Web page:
Kenworth News

What Position Will Lift Axles Default To When Parking a Truck?

Have you ever wondered whether the lift axles on a truck stay lowered or are raised up when the truck is parked? Our tech support team receives this questions quite often. Thankfully there are general guidelines to follow: a non-steerable lift axle will stay lowered, and a steerable lift axle will be raised when parked.

There are other factors that will affect the position of the lift axles. We compiled a handful of common questions and answers that will help clarify any outlying concerns you may have.

Question: Will the presence of spring brakes dictate what position the lift axle will default to when parked?

Answer: Yes, lift axles without spring brakes will default to the raised position when parked. Lift axles with spring brakes (non-steerable) will default to the lowered position when parked.

Question: What happens when a truck is left in reverse? Is it the same as park?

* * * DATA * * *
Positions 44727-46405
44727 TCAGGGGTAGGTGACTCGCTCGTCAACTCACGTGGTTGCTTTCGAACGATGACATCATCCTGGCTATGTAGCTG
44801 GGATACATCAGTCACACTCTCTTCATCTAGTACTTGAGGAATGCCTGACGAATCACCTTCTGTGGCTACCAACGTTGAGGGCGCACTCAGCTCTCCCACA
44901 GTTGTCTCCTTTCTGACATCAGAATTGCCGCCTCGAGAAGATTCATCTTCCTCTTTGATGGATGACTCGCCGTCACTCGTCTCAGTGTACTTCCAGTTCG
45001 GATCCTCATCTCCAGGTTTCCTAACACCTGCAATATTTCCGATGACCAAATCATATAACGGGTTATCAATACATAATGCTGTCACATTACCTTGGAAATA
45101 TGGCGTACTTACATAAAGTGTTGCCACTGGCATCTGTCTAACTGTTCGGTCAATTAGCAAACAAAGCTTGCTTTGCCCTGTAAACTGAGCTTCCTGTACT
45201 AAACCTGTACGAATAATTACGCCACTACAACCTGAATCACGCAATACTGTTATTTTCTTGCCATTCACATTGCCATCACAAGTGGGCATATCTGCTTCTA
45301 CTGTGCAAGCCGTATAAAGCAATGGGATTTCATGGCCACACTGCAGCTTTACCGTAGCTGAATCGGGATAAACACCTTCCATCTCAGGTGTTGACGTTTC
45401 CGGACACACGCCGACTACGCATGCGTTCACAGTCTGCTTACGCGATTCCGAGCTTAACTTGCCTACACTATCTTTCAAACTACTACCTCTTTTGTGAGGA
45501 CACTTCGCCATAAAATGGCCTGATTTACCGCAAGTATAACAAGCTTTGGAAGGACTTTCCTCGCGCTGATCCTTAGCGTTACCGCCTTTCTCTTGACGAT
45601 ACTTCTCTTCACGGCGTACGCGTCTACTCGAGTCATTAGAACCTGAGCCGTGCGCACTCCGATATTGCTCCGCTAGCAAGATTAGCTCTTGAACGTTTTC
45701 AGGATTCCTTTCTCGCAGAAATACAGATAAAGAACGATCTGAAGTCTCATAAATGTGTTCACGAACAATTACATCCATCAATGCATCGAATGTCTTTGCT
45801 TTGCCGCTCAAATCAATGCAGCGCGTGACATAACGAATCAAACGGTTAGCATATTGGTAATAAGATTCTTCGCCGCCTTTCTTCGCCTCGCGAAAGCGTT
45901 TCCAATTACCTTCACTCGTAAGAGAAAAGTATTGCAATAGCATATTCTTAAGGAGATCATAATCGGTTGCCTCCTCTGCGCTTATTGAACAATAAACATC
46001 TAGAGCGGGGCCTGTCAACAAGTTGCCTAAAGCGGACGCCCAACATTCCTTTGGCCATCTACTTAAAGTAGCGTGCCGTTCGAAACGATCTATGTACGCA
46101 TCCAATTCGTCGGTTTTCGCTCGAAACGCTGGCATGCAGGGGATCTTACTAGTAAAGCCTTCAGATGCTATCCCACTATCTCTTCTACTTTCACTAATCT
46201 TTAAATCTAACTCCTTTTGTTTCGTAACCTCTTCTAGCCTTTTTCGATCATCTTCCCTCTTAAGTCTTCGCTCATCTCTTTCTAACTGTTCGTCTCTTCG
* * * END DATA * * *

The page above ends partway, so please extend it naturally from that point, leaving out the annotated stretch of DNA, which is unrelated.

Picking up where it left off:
Answer: When in reverse, steerable lift axles will raise. Non-steerable lift axles will remain in whatever state the switch indicates (raised or lowered). Reverse does not affect non-steerable lift axle positions.

Question: Are there any differences between straight trucks and tractors?

Answer: For tractors, steerable lift axles cannot be lowered in the bobtail state. This is to avoid offloading the steer axle.

Question: Are there any differences between 2.1m (W990, T880, T680) and 1.9m (W900, T800, T4s, T3s) in the way the lift axles function when a truck is parked?

Answer: 2.1m has programmed default states. They are solenoid controlled and will not deviate from the behavior identified above. 1.9m has the same behavior for steerable lift axles, but non-steerable lift axles can be either raised or lowered when parked, based on the driver-controlled switch input.

This is not an exhaustive list of Q&A, so if you have additional questions, feel free to reach out to the Sales Engineering team at 425-828-5999 or by email at KW.Tech.Supt@PACCAR.com. Stay safe out there, and keep on trucking!